SYRACUSE, N.Y. (WSYR-TV) — The young Massachusetts mom accused of killing her three children is continuing to spark conversations about postpartum depression and postpartum psychosis. Lindsay Clancy remains in the hospital. She’s set to be arraigned in the coming days.
About 15 percent of women experience postpartum depression after giving birth, and it doesn’t just affect moms. But any caregiver in the home and even men.
“We see one out of 10 dads that meet criteria for postpartum depression and I think that’s another area that doesn’t nearly get enough attention, but is important for people to be aware of,” said Dr. Monique Winnett, a Clinical Psychologist for St. Joseph’s Health.
Its not just hormones.
“Its the changes in hormones and chemical imbalance that can make a difference, but its also the changes in demand, the changes in rules and expectations,” said Dr. Winnett.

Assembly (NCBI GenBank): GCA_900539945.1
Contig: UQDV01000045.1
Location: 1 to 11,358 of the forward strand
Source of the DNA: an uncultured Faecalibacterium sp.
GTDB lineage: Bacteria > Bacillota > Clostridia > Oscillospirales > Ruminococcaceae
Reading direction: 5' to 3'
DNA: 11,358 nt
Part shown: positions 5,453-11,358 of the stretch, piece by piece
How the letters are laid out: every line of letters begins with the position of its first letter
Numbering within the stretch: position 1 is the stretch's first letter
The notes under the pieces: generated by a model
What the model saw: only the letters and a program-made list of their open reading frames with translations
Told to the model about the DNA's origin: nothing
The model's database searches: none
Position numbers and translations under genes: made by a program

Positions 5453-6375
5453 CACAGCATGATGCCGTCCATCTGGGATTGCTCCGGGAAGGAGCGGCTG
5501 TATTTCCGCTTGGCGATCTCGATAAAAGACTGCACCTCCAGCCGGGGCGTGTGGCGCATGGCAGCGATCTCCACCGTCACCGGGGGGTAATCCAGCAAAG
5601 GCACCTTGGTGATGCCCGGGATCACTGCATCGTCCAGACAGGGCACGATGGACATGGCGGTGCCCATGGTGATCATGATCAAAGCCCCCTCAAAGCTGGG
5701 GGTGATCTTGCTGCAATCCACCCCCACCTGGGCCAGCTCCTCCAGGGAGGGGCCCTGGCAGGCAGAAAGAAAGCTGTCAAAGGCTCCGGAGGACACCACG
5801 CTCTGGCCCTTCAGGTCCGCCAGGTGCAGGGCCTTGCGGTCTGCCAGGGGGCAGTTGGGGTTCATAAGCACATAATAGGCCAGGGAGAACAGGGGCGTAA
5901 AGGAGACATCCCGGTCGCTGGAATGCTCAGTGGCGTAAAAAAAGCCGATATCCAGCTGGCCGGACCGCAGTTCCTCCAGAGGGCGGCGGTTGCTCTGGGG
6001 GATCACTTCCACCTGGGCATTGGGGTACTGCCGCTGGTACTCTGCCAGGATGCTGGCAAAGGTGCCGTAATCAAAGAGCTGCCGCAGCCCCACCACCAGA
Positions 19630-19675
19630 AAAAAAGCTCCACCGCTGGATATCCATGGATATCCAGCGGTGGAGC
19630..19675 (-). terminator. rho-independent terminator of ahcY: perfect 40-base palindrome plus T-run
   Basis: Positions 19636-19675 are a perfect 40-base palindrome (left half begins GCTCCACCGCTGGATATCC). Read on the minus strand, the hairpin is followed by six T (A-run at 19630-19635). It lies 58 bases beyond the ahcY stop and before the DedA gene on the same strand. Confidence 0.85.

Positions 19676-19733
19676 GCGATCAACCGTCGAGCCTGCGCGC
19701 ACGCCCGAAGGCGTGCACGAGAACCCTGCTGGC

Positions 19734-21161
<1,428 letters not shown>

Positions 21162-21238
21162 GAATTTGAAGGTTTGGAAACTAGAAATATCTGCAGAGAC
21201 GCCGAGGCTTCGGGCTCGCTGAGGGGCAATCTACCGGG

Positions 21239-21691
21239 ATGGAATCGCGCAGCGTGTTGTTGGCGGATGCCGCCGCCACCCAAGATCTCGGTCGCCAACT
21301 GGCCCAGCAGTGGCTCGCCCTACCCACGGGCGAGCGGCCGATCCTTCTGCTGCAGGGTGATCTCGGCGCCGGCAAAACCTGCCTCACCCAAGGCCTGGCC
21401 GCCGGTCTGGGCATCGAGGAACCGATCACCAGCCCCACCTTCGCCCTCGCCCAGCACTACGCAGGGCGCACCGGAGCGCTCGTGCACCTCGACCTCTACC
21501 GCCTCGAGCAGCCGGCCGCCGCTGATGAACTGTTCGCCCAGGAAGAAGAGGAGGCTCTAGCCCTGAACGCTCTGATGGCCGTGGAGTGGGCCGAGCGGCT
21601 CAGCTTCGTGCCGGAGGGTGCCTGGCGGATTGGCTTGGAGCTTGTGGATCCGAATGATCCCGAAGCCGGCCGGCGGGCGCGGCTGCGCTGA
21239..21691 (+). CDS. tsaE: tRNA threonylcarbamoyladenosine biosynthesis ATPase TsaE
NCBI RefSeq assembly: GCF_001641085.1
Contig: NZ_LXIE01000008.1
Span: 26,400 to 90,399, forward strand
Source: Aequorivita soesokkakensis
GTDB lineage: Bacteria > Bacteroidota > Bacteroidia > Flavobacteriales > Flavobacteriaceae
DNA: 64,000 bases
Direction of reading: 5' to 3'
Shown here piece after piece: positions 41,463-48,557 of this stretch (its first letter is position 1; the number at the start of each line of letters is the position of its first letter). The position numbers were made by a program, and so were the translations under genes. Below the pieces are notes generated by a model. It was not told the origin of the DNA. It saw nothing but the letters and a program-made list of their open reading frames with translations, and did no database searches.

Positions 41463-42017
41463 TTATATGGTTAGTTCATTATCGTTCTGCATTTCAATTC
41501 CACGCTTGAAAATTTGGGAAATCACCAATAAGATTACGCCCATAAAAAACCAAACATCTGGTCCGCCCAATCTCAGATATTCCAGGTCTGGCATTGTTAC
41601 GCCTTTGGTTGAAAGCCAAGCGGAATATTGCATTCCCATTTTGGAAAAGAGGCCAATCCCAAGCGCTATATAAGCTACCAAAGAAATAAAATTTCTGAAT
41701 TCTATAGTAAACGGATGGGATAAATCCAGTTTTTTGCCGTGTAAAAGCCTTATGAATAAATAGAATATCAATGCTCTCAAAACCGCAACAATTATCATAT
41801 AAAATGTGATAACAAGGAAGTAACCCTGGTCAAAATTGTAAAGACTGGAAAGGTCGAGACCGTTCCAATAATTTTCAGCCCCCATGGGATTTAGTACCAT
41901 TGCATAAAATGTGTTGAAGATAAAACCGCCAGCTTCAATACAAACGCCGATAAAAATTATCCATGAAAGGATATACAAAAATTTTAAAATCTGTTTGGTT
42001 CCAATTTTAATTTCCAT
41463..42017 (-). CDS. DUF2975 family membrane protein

Not getting enough sleep can also play a major role.
“Instead of asking how is the baby, ask the mom how she’s doing, and then ask her again, and then the next time you see her ask her again, because she needs support,” said Christine Kowaleski, doctor and nursing practice, neonatal nurse practitioner and psychiatric nurse practitioner specializing in reproductive health at Crouse Hospital.
Social media is also putting pressure on new moms.
“No matter what a woman has accomplished in her life, this particular demographic generation they want to be the best mom ever,” said Kowaleski.
Any struggling mom who may need help or treatment can get the support they need through Crouse’s Postpartum Support Group.
“I think that helps them probably as much or more then talking to me, they find out that their peers are struggling too its not just them,” said Kowaleski.
The support group is free and held over zoom.
Click here for more details.